Starting this fall, students in Des Moines will attend classes at the Pappajohn Educational Center in downtown Des Moines or online. The property houses several organizations and students and provides space for athletics programs. Thes people will be able to use the facilities until the end of the year at the earliest, according to the UI.

Six full-time positions will be eliminated as a result of the closing.

The center opened in 2016, and it offers four undergraduate degrees and one graduate degree. The UI noted that while the social-work program, which was offered in Des Moines prior to the opening of the center, had had steady enrollment, the new programs did not. During the spring semester, 28 of the 140 students enrolled were in the new programs.

The property, a gift from the AIB College of Business Board of Trustees, will be sold with proceeds being used to provide central Iowa students with scholarships.

 

Center on Aging

The center, housed in the Carver College of Medicine, will close its doors after nearly three decades and eliminate one half-time staff position.

The center is dedicated to improving the health and well-being of older people through education, research, and service. Following the closing, various campus groups will continue the research done by the center, according to the UI. The College of Nursing and medical school will continue to offer clinical programs, and the nursing school will continue to manage the center’s education grant.

 

Labor Center

Housed in the UI College of Law, the center provides noncredit educational programs and research support to workers and labor organizations. The closing will furlough five full-time employees.

“While there is no doubt whether the University of Iowa is under financial pressure because of the bad budget priorities of Gov. Reynolds and the Republican Legislature,” Sen. Joe Bolkcom, D-Iowa City, said in a July 10 statement. “I hope that President Harreld will change his mind and reconsider this ill-advised decision that would only worsen Iowa’s efforts to build a strong, modern economy that rewards hard work.”

While much of the funding for the center comes from the university, gifts and a federal grant make up 28 percent, or $217,500, of the center’s funding. The UI has also reported a net revenue from labor programs of $5,579.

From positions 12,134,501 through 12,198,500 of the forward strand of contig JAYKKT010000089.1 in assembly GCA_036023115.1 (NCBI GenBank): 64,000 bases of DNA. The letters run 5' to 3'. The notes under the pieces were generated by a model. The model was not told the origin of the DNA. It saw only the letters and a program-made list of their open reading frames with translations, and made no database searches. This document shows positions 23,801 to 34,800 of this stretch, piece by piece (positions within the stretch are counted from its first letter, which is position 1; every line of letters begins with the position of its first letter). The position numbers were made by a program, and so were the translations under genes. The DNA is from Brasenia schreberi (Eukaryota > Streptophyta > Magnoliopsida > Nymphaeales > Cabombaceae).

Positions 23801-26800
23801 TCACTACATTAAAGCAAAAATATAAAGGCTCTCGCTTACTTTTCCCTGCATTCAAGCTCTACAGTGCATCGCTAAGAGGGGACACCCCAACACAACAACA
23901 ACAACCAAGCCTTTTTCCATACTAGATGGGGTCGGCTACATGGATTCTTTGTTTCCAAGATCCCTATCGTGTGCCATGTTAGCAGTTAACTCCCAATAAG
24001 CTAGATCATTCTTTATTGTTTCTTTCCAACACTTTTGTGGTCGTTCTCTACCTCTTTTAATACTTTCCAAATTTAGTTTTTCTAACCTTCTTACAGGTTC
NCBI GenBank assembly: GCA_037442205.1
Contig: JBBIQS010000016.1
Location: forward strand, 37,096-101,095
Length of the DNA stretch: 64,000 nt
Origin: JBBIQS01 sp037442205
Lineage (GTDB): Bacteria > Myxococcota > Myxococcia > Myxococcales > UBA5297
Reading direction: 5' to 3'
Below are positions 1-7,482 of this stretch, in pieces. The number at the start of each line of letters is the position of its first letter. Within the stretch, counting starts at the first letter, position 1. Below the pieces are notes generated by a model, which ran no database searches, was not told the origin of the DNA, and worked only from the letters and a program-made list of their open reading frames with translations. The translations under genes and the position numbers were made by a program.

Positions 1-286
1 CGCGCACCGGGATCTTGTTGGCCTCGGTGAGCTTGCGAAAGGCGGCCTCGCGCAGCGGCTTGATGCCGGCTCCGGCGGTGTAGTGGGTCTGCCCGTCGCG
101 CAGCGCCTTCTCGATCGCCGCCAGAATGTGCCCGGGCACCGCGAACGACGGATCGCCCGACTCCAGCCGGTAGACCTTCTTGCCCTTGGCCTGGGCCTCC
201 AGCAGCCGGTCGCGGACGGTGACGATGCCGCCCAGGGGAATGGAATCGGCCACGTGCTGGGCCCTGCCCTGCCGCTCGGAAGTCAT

Mobile Museum

The large bus filled with artifacts and interactive exhibits will complete its current season, which concludes at the end of October, before closing.

The museum launched in 2014 through a partnership among the Office of the Vice President for Research, the Office of the State Archaeologist, and the Pentacrest Museums and has collaborated with other UI departments, faculty, and programs.

The UI reported the museum hosted more than 35,000 visitors during its 54 events in fiscal 2017. The closing will result in one full-time position being eliminated

Reacting to Budget Cuts

This is the latest action taken in response to budget cuts in 2018. The UI’s previous budget-saving measures included closing the Institute for Public Affairs in May and the implementing a moratorium on campus construction in April. The moratorium will halt most projects until Sept. 12, with the possibility of extensions based on levels of state support. The UI estimates it will defer $5.5 million in general-education cash flow.

The most recent cut to UI funding occured in March when Gov. Kim Reynolds signed Senate File 2117, which included $10.9 million in de-appropriations for the state Board of Regents. The funding was to be equally split between Iowa State University and the UI. In January, Reynolds announced her fiscal 2019 budget recommendations, which included $9.02 billion less in funding to the regents from fiscal 2017.

Bassett declined to comment on whether more program closings are in the future, but she noted the UI budget will continued to be reviewed.

“The University of Iowa is always reviewing its budget to protect its core mission of providing an affordable and world-class education for students, especially throughout this trend of generational disinvestment,” Bassett said in an email to the DI.